Monday, March 18, 2013

Just Tell the Story.

Well, what can I say?  I'm back.  After a long dry spell, which as most writers know sometimes happens, I have gotten my grove back.  Of course, some of the problem was that from late September most of my energy was spent on kitchen remodeling.  I am so grateful to report that it is done, and the results are both attractive and functional.  The kitchen was neither of those things prior to this change.  I am one of those people who love beautiful things all the more so if they also have usefulness and fulfill their purpose.

This absence from the real work of writing has given me a chance to think about where I want to go with my own writing.  I find that there are stories, some already written, which need to find homes.  I have been sitting on them far too long.  I was also reminded that we all have stories even if we don't see ourselves as authors; and when we leave this place, those untold stories go with us. 

Not so long ago, I was sitting in a good Italian restaurant waiting to be taken to our table when I overheard the party nearby discussing the merits of recording your life story for children and grandchildren.  There were several stories exchanged that could make great tales for children to read.  The problem was that none of the speakers felt they had the talent to do a good job of writing them down.I know that there are many degrees of compatency when it comes to writing--many levels of literary ability. That should not stop anyone from telling the tale.

I have a gut wrenching tale my maternal great-grandmother wrote down in journal form.  Believe me when I say there are no fancy words, no literary devices--just a straight forward recording of what she was seeing, hearing, and most importantly, feeling. It is stark and it is real.  Because of that, it is powerful. I was transported to her time and learned more of that family than any oral tales of land ownership, linage or traditions had ever conveyed.

I think it is a good thing to know your genealogy; to know where your family came from and what drove them forth to change their circumstances.  I like knowing who the children were and how they fared in their times. I like just knowing the aunts, uncles, cousins and how they connect. But the written story of individuals keeps them human, believable.  Without them, all of our ancestors would be founding fathers and heroes.  That's just the prideful way that people think.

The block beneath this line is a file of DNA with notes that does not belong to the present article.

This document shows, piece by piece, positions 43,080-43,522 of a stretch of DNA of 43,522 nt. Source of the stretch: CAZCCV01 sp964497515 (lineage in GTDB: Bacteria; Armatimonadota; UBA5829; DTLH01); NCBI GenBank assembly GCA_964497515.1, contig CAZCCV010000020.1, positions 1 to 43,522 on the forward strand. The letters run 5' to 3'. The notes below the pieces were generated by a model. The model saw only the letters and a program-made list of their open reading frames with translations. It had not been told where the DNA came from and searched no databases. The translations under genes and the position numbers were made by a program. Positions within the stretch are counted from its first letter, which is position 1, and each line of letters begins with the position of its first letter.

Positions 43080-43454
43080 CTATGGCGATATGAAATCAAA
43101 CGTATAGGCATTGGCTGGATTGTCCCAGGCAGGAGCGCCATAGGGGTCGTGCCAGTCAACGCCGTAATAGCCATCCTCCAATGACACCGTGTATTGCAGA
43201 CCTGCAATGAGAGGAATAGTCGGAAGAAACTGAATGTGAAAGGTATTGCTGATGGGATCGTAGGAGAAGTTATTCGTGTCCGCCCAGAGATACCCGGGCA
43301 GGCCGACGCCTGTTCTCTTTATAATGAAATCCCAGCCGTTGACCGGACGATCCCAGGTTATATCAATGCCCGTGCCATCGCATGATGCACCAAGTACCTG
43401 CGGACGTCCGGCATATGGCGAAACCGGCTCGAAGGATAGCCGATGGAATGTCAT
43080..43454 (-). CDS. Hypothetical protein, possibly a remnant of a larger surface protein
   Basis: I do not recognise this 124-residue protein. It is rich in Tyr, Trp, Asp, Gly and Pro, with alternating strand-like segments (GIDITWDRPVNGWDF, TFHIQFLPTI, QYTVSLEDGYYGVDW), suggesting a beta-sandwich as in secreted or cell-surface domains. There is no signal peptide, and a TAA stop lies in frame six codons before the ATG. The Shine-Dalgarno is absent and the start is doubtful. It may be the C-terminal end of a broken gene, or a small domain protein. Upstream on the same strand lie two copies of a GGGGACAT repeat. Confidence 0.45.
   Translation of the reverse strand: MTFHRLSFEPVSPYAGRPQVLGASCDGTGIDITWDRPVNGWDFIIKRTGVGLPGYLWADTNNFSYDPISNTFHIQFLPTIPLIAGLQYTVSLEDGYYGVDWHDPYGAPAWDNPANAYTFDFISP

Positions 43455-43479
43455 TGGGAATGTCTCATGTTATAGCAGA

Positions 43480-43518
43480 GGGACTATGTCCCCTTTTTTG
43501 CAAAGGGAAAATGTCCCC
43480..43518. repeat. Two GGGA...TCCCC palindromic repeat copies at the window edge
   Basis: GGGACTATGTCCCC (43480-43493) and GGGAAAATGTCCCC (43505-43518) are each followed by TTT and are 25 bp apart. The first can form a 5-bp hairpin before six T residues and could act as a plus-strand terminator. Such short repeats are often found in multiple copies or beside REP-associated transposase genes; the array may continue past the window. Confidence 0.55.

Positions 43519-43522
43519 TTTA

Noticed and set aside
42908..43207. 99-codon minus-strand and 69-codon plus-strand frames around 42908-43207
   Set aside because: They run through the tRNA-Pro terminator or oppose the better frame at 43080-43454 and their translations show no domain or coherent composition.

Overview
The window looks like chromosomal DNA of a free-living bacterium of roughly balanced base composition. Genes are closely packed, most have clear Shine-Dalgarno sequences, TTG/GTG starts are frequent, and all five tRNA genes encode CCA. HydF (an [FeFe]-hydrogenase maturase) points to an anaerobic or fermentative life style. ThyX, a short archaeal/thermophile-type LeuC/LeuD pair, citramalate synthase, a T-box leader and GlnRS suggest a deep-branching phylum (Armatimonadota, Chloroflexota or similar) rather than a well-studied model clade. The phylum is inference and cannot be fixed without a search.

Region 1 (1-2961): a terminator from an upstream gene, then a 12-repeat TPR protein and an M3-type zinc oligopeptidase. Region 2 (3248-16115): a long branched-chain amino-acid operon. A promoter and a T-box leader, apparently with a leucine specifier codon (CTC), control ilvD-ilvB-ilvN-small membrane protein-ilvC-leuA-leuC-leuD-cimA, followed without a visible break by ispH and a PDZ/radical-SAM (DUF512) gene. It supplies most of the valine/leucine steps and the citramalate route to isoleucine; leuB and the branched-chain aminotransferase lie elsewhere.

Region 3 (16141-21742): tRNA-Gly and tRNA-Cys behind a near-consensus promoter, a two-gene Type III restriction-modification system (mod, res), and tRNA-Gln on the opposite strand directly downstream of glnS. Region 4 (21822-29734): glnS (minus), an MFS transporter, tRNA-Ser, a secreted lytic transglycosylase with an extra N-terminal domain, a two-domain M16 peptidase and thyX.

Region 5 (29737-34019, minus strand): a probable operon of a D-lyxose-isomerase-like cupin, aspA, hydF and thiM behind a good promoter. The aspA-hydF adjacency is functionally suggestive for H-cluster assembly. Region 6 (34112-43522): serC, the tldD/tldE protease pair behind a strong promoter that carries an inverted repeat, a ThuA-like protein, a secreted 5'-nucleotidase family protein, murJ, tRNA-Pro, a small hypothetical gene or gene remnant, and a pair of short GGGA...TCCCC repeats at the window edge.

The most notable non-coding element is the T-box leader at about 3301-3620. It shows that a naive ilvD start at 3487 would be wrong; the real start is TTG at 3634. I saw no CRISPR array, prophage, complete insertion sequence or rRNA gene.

I had been told over and over of how illustrious my great-grandmother's family was, how glorious was their past; but it was her story in her own words-- raw and painful-- that told me who she was and who several others of those illustrious ancestors were.  That is what you can't find in land records or census rolls.  I cried for her pain, but I'm glad she wrote it down.  Most importantly, I'm glad I got to read it.


  1. Anna, So glad you have your groove back. Chicken Soup fir the Soul has several call outrs and also Not Your Mother's Book...on ( a variety of topics)by Publishing Syndicate. Good luck placing your work. Also Arkansas Writers has a deal fifteen dollars and you can submit to all conference category contests.

  2. Nice article, Anna. I believe, just as you do, that the story should be told. How I wish I had listened better when my grandmother told me about her life. Thanks for sharing this, and I wish you well as you seek homes for your stories.
    Juanita Nobles

  3. I agree that it is a very good thing to know where your family came from. It's much easier to avoid/escape/deny/hide from them if you know exactly who and where they are.